Meme lords, do make us laugh but please go slow on bad humour

Meme lords, do make us laugh but please go slow on bad humour

Memes thrive on ridiculing the other person often with stereotypical representations that are untrue.

Photo credit: Pool | Nation Media Group

Remember the good old days when we used to meet in estate corners to cheer people as they ‘roasted’ each other with creative mchongoano (humorous jibes)?

I’m talking to the 90s babies, who can relate. Whenever I reminisce about this, nothing can wipe off the sheepish grin off my face. This culture has been kept alive by the “baby shark” generation through the use of memes.

The Oxford Learner’s Dictionary defines a meme as an image, video or a piece of text that is passed very quickly from one internet user to another, often with slight changes that make it humorous.

Some memes are universal, structured in a way that almost everyone can relate to them. Others are local and niche—designed in a way that only a particular audience can understand.

Twisted humour

This new craft has proved to be beneficial to many unemployed youth since posting such content helps them build loyal audiences that they can monetise. Many are making a killing as advertisers, brand ambassadors and social media influencers.

Take the example of American Hip-hop artiste Lil Nas X, who first became a household name as a “meme lord” before venturing into music. The huge following he had attracted when he was sharing his memes helped his music become popular. Memes are also therapeutic, especially during this pandemic season.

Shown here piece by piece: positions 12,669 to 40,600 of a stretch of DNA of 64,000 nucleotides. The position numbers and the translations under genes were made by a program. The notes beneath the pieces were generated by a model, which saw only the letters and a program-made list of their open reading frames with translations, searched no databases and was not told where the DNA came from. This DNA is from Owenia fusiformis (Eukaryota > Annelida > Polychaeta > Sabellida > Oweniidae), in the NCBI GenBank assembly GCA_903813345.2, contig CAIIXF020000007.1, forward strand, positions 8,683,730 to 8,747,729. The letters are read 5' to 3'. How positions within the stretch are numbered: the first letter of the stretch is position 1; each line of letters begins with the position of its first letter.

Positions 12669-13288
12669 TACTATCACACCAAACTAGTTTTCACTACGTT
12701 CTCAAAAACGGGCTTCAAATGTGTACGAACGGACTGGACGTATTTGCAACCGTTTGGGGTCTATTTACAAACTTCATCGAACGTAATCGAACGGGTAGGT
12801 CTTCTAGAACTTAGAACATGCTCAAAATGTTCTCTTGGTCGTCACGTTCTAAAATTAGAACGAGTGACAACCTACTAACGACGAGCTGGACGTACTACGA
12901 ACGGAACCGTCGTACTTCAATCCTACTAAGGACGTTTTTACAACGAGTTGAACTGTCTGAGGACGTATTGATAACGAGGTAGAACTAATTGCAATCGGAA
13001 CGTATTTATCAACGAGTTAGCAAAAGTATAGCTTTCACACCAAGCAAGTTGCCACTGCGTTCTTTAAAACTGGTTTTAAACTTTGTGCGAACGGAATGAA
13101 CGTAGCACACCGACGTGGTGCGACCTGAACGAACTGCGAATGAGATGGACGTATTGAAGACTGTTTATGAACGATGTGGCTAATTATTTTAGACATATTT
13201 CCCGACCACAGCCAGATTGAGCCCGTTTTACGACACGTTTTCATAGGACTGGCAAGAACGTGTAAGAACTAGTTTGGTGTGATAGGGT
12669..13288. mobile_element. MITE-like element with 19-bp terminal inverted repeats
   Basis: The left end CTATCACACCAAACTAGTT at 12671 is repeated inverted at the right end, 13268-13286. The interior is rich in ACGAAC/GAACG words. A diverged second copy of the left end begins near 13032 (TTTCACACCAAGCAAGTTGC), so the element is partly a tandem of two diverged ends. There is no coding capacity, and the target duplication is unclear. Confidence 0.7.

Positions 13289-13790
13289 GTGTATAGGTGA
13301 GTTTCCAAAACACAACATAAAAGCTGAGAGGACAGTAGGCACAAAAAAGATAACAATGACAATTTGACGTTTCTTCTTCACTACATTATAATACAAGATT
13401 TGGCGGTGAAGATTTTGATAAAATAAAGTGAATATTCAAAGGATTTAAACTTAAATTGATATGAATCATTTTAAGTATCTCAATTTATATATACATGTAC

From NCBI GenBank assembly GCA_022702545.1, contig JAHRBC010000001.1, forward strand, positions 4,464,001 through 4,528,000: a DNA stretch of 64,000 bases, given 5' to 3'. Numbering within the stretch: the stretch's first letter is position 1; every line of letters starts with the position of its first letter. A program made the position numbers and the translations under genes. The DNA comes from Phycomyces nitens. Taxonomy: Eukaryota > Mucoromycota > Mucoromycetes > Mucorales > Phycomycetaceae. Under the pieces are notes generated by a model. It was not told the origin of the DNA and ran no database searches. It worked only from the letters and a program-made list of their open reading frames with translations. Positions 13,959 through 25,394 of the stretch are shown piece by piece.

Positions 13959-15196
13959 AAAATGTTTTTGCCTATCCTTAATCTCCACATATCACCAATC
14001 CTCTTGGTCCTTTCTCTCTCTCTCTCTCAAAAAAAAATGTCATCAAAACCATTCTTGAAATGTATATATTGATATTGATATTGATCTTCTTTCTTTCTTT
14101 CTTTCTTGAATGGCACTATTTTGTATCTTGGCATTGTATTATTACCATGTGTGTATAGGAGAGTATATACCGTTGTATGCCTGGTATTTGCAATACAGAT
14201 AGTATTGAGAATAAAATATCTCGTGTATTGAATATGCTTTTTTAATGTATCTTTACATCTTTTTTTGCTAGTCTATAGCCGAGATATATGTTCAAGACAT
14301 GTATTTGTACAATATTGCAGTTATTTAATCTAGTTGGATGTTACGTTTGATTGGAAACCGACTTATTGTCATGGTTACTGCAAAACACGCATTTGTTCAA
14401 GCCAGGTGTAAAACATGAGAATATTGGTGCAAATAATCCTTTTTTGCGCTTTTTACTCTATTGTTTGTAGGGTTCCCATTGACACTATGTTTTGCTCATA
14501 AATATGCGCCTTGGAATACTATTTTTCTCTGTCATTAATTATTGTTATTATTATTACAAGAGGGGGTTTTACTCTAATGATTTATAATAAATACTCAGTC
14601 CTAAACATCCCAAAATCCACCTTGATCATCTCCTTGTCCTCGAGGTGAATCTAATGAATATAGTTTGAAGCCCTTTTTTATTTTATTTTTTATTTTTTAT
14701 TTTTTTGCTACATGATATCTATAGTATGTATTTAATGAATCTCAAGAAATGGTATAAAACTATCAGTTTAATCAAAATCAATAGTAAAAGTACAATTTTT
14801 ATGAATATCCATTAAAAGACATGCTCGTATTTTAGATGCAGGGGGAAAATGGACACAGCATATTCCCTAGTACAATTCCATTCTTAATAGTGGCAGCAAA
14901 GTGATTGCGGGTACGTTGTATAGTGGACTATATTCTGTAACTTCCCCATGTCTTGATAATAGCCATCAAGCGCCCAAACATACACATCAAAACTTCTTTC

Jokes on the lockdown, the curfew and other sanctions meant to curb infections have made pandemic hardships bearable. But some people take the jokes a bit too far. Remember the time two top politicians tested positive for Covid-19 and people started sharing memes about The Lee Funeral Home? It was macabre. Before choosing to post twisted humour, be sensitive to the feelings of the families of your subjects.

This is just one example of the many sick jokes that are out there. The regulators should stop this trend. Before you pick that tablet, phone or laptop and decide to become a “meme lord”, ensure that your jokes actually leave people with smiles on their faces and not with a bad taste in their mouths.

Tracy, 20, is a journalism student at KCA University. 

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